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post #131 of Old 01-23-2013
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Re: Blue Jacket 40 (new racer/cruiser)

I am not sure that we are reading the same quotes and arriving at the same understanding of what is being said. And unfortunately I do not read French.

But the good news is that you and I agree on a whole lot of points here. For example, the more stability that a boat has for its drag, the more performance it will have, since it can carry more sail area at any given heel angle.

Where we are getting into problems is in the interpretation of specific sentences. For example, take the Finot quote:

"Between two sailboats with the same wet surface the stiffest boat is the one that can carry more sail."

I would interpret this sentence to mean, if we are comparing two sail boats, and both happen to have equal drag, the stiffest boat of the two, would be able to carry more sail area. I would not interpret that sentence to mean that the term 'stiffness' would be defined as meaning a boat literally mean that the definition of the term 'stiffest' directly means the boat which can carry more sail area. And I would agree 100% with the interpretation that I am coming away with, because the net effect is that a boat with increased stiffness (initial stability) is the boat which is capable of carrying more side force which can be in the form of a powered up saul or more sail area for any given angle of heel.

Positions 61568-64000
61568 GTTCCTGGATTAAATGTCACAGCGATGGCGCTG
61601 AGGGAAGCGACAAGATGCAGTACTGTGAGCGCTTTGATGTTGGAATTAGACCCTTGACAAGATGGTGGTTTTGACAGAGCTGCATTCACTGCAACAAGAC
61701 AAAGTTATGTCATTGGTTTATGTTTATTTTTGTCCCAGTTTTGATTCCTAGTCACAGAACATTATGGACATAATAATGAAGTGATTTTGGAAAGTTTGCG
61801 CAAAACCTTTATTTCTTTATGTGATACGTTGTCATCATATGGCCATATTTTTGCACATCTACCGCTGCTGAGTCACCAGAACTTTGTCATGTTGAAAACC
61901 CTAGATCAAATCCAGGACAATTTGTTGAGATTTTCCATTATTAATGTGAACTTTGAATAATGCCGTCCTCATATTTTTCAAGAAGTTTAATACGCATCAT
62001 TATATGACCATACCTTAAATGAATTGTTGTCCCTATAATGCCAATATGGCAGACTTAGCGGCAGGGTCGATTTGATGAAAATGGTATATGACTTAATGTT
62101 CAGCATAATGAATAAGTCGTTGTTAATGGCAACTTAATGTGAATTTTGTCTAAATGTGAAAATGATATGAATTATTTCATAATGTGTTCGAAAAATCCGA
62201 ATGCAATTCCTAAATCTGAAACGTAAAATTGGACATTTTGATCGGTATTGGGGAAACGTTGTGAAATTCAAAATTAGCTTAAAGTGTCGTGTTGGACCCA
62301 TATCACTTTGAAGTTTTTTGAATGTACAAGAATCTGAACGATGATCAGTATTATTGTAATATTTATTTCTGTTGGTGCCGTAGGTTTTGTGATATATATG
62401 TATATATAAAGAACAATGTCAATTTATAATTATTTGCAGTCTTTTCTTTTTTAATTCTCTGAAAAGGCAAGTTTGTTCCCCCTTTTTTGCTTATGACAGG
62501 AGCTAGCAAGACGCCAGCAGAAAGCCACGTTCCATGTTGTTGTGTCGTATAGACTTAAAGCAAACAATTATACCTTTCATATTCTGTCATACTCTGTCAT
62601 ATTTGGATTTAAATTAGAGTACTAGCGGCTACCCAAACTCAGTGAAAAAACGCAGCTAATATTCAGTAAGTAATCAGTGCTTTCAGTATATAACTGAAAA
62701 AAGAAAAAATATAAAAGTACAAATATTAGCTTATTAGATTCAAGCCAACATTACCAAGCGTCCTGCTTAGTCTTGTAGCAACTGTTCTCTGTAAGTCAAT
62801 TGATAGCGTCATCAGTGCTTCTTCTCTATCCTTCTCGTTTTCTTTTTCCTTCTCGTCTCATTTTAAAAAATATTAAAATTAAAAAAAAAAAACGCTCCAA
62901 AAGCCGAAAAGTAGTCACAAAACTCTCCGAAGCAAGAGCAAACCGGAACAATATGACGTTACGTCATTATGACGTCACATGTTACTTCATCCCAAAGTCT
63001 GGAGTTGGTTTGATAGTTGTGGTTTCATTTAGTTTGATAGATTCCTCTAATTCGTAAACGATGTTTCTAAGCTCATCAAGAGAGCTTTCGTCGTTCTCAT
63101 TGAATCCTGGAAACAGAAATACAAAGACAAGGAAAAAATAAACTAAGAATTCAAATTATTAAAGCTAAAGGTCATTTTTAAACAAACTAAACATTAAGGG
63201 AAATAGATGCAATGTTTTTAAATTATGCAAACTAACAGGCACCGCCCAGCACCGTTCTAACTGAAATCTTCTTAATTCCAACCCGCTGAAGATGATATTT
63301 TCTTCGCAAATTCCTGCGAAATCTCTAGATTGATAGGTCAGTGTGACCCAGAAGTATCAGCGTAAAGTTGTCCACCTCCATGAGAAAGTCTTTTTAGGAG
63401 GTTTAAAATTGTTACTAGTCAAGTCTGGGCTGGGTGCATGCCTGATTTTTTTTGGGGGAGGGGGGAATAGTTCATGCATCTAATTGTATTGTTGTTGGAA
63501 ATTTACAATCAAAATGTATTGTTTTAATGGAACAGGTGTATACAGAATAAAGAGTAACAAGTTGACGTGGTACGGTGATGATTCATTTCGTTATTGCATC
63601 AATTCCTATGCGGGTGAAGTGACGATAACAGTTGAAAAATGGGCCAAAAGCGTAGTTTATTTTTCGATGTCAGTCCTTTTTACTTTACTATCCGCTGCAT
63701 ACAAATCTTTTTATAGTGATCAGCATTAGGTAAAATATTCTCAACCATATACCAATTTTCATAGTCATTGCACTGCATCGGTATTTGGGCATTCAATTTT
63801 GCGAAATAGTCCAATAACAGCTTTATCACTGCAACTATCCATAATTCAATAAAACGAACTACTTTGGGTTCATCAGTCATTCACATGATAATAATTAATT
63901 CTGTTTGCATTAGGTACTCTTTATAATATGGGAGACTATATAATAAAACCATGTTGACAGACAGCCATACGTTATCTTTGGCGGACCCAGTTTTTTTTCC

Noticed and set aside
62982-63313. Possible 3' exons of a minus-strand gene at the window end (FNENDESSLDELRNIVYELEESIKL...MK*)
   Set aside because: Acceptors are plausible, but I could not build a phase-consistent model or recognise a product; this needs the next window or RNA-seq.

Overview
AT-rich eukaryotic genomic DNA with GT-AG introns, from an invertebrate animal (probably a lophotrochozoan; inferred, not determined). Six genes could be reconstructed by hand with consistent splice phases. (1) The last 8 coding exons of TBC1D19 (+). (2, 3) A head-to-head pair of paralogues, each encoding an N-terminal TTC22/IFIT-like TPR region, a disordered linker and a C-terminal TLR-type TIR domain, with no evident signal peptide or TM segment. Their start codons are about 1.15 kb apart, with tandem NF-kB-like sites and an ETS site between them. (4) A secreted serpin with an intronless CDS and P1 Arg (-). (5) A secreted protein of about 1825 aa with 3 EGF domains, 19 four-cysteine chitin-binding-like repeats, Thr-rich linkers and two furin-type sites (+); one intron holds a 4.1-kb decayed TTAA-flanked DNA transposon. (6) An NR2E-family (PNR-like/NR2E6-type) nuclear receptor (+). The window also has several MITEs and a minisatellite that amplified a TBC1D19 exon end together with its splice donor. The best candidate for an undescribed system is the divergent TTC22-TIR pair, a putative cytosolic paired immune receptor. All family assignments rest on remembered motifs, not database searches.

Similarly, the Dave Gerr quote " power…... is also termed “stiffness" " translates to in English naval architectural jargon as meaning, "There is a term 'powerful' used yacht design discussions which refers to a hull form that has a lot of initial stability". When a naval architect says that hull form has a lot of 'power', it means that a boat has a lot of form stability and as such it is synonymous with the term "stiff" which also means that a boat has a lot of form stability.

Power in this case does not refer to 'drive', implying that the boat has a lot of sail area. All that the term 'power' as used to describe a hull form does mean is that that hull has enough initial stability to stand up to a lot of sail area without heeling as much.

And again, while the power (meaning the stiffness of the hull which simply means the initial stability of the boat) is an important factor in a PHRF rating, so is the sail area of the boat, its drag, the efficiency of its rig, keel and rudder, and so on. It is possible to have a tender, low drag boat that has a very fast rating. A good example of that would be the Olsen 29/30 or the Hobie 33.

So I still say, our difference is in the interpretation of the terms, but not in the way that boats behave.


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Last edited by Jeff_H; 01-23-2013 at 05:59 PM.
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